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About maturin

  • Birthday 04/16/1982

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  • Gender
  • Location
    Poulsbo, WA
  • Interests
    Nautical History
    Restoration & Conservation

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  1. S.A. Cavell "Midshipmen and Quarterdeck Boys in the British Navy 1771-1831" Is an excellent source for the early lives of english naval officers.
  2. Do you mean Rockler?
  3. Another addition to the library...
  4. The contemporary evidence supports both scenarios, though I would say that there are two types of contemporary evidence and they support two accurate scenarios. However dubious we might be with regard to the practicality of a below-tiller arrangment, Chucks research is sound. It seems like there is a bit of reinventing the wheel here, let us not forget that these are 18th century models. Of course it was "impossible" to sail with that arrangment, thats why it was changed. Read Lavery's book as was suggested. It was also impossible to build pyramids, until they did. Now we do it differently, and cannot concieve of how they did it then. Its impossible without cranes. The detractors it would seem are making the very same discovery that mid-18th century sailors made: tacking and gybing the boat is difficult if not impossible with the traveller located below the tiller. That does not mean that wasnt done or that models reflecting it are inaccurate. I for one appreciate the level of detail and research and can see (without being expert) that the contemporary evidence and primary sources support Chucks original schematic as possible if not likely. I actually appreciate that, with regard to model making, this particular model represents an interesting historic anamoly. I am reminded that we dont fully understand how such things like the Pyramids, Stone Henge could have been built with primitive technology, YET they were, though probably with great difficulty. Likewise, though it seems impossible to sail a boat with a below-tiller-traveler arrangement, it actually was likely quite possible, though probably very difficult. Not an expert sailor by any means, but I do sail and I do have a boat, and I can concieve of a way to sail the boat (though not gracefully, and not sharply) with this arrangment. If I just needed to sail in a straight line, say from my ship to shore and wouldnt be doing a great deal of tacking... well... its possible.
  5. Gosh I hope so...I had been looking forward to ordering some of their wood or a upcoming project. (hi, by the way, Im in Poulsbo, we are practically neighbors.)
  6. Its all maritime traditions... line-crossing ceremonies. Former Navy, Merchant Marines... anyone who has worked aboard ship will know right away. Shellback (Equator), Golden Dragon (International Date Line), Golden Shellback (intersection of the date line and equator), and Blue Nose (crossed the Arctic Circle). Unfortunately you can only vote on one...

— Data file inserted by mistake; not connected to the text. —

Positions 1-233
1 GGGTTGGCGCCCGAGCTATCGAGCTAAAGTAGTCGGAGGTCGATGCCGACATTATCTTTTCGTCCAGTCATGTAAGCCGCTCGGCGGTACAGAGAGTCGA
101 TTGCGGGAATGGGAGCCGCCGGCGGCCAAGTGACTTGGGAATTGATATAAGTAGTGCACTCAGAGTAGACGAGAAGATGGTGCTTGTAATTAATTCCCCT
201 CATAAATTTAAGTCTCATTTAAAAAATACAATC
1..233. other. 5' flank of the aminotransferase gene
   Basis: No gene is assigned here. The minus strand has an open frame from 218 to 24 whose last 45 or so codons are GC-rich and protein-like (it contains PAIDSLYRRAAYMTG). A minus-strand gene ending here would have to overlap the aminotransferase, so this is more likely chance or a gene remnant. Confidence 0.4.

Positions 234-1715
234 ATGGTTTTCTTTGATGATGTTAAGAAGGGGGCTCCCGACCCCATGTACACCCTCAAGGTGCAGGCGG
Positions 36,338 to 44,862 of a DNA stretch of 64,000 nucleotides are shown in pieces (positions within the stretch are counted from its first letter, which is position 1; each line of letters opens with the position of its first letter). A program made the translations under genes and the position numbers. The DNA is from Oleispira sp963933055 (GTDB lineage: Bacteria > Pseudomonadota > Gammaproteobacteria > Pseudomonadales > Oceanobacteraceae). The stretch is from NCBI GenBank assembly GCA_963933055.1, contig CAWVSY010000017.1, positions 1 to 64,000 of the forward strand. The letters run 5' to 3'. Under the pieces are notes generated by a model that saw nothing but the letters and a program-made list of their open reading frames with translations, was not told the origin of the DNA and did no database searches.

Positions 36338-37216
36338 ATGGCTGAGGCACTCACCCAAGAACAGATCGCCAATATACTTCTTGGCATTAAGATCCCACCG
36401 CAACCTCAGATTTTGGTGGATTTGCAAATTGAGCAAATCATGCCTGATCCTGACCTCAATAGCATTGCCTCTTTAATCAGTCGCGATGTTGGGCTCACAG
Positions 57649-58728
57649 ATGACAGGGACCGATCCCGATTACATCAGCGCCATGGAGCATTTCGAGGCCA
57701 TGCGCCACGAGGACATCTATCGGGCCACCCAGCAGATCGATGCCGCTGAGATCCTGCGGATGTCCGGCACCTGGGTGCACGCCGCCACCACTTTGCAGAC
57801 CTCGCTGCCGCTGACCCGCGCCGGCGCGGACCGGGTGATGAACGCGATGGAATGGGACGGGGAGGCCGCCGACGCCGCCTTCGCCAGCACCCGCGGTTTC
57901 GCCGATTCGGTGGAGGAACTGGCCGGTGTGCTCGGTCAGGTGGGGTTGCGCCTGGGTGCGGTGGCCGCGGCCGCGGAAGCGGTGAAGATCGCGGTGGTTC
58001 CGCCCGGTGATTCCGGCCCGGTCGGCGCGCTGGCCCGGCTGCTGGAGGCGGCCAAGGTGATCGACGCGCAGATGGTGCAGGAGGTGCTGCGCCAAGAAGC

7. I would have suggested that you ought to start with a smaller project, but it sounds like you have the experience and chops to have a successful go at it... Good Luck and Welcome.
  8. One thing Ive seen over and over, within this forum and in others, is that many common questions arise that typically already answered at length in other places. Any trip to another forum and you will see that asking a question like this normally is immediately followed by some snark comment about you not doing any due dilligence or research. One thing Ive always appreciated about this forum is that despite some builders clearly not bothering to read other logs, they STILL get lenthy anwers and help from some of the same people whom I know have answered that same question a half-dozen times or more... so really, I see nothing wrong with how anybody does anything around here. This forum is already far better than many others... no complaints at all. For me, I often totally forget the like button, and actually regret not utilizing it more just to let others know that the work they put into their logs is appreciated, is being read and is still worth doing. As a relative newb, I rarely have anything useful to add, so try to remember that many of the likes your getting might be from folks not nessesarily ingoring your question, but maybe just are not able to answer it (or if like me, like your question because they themselves have the same one...). Plus, who am I to critisize your work? An interesting phenomenom I noticed having read (I think) almost every Longboat build log is that the same people will comment "beautiful job" and "clean work" even though clearly one builder is light years better or cleaner. To me this is not a dishonestly but rather quite helpful, not only to the builder but also to the continued interest and growth of the hobby. Truly good criticism comes across in a way that is hard to distinguish, and I personally appreciate the subtlety and the respect people of all skill levels within this particular community show to each other. Honestly... this is without a doubt one of the best forums I have ever been lucky enough to discover. No ego's, clean language, genuine interest in the work and best of all: lots of help....
  9. Website is gone... and I cannot find a legitimate location to make a new or renew a subsciption.
  10. Hi, thanks! Would you mind sharing the publication details? I'd still be interested in trying to find a copy and all I have to go on is what i can read in your video Cheers!
  11. Welcome from Poulsbo, WA... would also like to get into contact with the North Seattle club!
  12. This cant be a wood model is it? The detail is amazing.
  13. Great video, quick question: What is the 7 volume set on the shelf titled "Royal Navy"
  14. Just added this beauty to the collection...
  15. Do you mean mold release from the wood or the rubber? Here is another view...